The Power of Emotional Resilience
by Dr Vasuki, Student Counselor
The quality of relationships determines the effectiveness of emotional resilience during any emotional or physical crisis. Proper management of relationships helps to bounce back from adversity so that one can be more flexible and resilient in stressful situations. This case study of Maya illustrates how a break up in a relationship affected the client and how lack of emotional resiliency influenced her attitude and behavior. It also describes the devastating effects it had on her emotional wellbeing. 16 Personality Factor test and Emotional Competence Inventory are the two psychological tools used to gain insight into Ms. Maya’s problems. We come across different types of people and situations. In the course of our daily interactions we may often get hurt. These hurt feelings sometimes remain suppressed and such unexpressed feelings have a great impact on one’s life and relationships. This ability to bounce back is the crux of emotional resilience, which is an essential factor for overcoming any crisis and maintaining a sense of emotional wellbeing.
In this modern world stress is inevitable. It is easy to become frustrated by the great number of pressures that one comes across in day to day life. The reasons for one to become stressful are numerous. This is due to the fact that stress is the source of many negative emotions such as anger, guilt, frustration and anxiety. Unexpressed negative emotions bottled up within the person and take the form of stress which is destructive in nature.
Student Counselor, Icfai Business School, Chennai
It will have a great influence on attitude and behavior. This in turn will affect the quality of relationships with other people. This quality of relationships determines the effectiveness of emotional resilience during any emotional or physical crisis. Proper management of relationships helps to bounce back from adversity so that one can be more flexible and resilient in stressful situations. The most important principle of coping successfully with a stressful event is to believe that it is possible to cope. Resilient people believe that they have the potential for control over their lives; they believe that they can influence the situation. On the whole they have a positive attitude. This is very important as it enables a person to cope with crises efficiently and effectively. Emotionally resilient people tend to display happiness, self-control, optimism, attentiveness, self-assurance, effective communication skills, good interpersonal relationships, compassion and empathy.
This case study illustrates how a break up in a relationship affected the client and how lack of emotional resiliency influenced her attitude and behavior. It also describes the devastating effects it had on her emotional wellbeing.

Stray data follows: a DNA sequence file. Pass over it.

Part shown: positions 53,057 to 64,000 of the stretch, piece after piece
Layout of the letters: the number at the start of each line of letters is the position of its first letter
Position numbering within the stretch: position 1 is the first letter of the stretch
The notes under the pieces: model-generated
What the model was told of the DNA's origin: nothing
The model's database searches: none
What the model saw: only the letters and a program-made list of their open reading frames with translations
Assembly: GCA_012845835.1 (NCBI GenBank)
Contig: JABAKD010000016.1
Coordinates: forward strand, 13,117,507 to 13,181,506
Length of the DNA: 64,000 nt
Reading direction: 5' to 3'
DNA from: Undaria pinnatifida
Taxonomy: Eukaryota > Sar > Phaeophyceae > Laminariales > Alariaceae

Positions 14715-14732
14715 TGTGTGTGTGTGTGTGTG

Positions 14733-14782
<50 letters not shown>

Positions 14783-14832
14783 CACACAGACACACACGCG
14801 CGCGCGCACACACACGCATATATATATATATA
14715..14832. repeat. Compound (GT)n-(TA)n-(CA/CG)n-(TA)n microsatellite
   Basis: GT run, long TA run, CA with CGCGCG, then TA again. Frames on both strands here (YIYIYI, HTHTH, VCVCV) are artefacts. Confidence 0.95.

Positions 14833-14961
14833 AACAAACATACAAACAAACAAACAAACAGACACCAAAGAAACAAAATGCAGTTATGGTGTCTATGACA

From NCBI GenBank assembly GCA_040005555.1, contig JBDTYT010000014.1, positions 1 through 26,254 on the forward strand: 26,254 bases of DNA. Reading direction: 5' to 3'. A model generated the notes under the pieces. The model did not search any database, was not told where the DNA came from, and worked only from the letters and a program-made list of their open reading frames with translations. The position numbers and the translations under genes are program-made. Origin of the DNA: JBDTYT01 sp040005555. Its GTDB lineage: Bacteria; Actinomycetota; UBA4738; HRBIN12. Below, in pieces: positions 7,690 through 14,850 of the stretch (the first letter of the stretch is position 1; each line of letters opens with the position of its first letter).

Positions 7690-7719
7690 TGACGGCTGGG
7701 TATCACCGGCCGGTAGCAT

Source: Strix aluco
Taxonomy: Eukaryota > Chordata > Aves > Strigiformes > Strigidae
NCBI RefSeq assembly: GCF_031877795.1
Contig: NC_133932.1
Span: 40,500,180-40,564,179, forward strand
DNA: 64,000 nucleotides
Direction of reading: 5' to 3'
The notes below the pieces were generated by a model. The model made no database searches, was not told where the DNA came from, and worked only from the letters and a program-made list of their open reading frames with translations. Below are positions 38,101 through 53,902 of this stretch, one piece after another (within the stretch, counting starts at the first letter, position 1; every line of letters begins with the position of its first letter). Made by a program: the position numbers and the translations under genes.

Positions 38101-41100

Maya is a 22 year old female who has joined a business school to do an MBA program. She graduated from a reputed college with a commerce degree. She was born and brought up in a metropolitan city. Her mother was a high school teacher. Her father was a leading lawyer. Maya reported that she was a happy, attractive child, and in general, her early childhood was “pretty happy”. She was studying in a co-education school. As she had a very conducive home atmosphere and since her parents were encouraging and motivating Maya began to thrive intellectually. Her grades were consistently very good, and she was elected as the school pupil leader. She said that this was the happiest period of her life. Maya also bloomed physically. She became popular with boys. During her final year in high school, Maya had an affair with a boy who was her classmate. She described the relationship as warm and supportive. Like many young people, Maya never discussed her romantic issues with her parents as she was uncertain about the consequences.
She got through in her higher secondary examinations with flying colors and entered a reputed city college to do a commerce degree. They planned it in such a way that her boyfriend also got into the same college. Maya, being an intelligent and hardworking student won gold medals in the first and second year of her degree program. While doing her third year the boy’s parents came to know about their son’s affair and strongly opposed him having an affair with Maya as she belongs to a different religion. They called Maya and abused her and insisted that she keep away from their son. Maya was further shattered when she realized that her boyfriend was not taking any strong stand on this matter and never even tried to console her. He behaved as if it was somebody else’s problem. He started avoiding Maya and kept himself away from her. This had a great impact on her and she was not able to concentrate on her studies. She felt cheated. She couldn’t digest the fact that he had no concern for her and never even tried to console her as they were carrying on for about three years. She became frustrated, withdrawn and often anxious. Her parents were not aware of all this and still trusted that their daughter was focused purely on her studies as always. This made Maya feel very guilty. But at one point of time her parents noticed that she was unusually quiet and asked her why. If anybody asked her the reasons for the change in her behavior she became panicky. She yelled at them or started crying. Her emotions were going haywire which affected her relationship with other people too. Her parents realized that something had gone wrong and tried to probe into the matter. Maya became very cautious and thought that if she would continue to be the way she was they might find out the reason. So she started interacting with her parents as before and started concentrating on her studies as the final examinations were nearing. With great difficulty she wrote her exams and secured just 55%. Maya was very depressed by the results as she was the one who got gold medals in her first year and second year. Later she joined a business school and purposely opted for a center far away from her home town where her ex-boyfriend was living.
After coming to business school, again there were many changes in her behavior and attitude. She preferred to be alone, kept herself away from any social interactions, she would have mood swings– she would be talking about something and suddenly become sad, and during team assignments she would be withdrawn, not participative. When she came to know that counseling facilities were available in her institute she approached the counselor for professional help.
16 Personality Factor test and Emotional Competence Inventory are the two psychological tools used to gain insight into Ms. Maya’s problems.
Emotional Competence Inventory (Vasuki, 2006)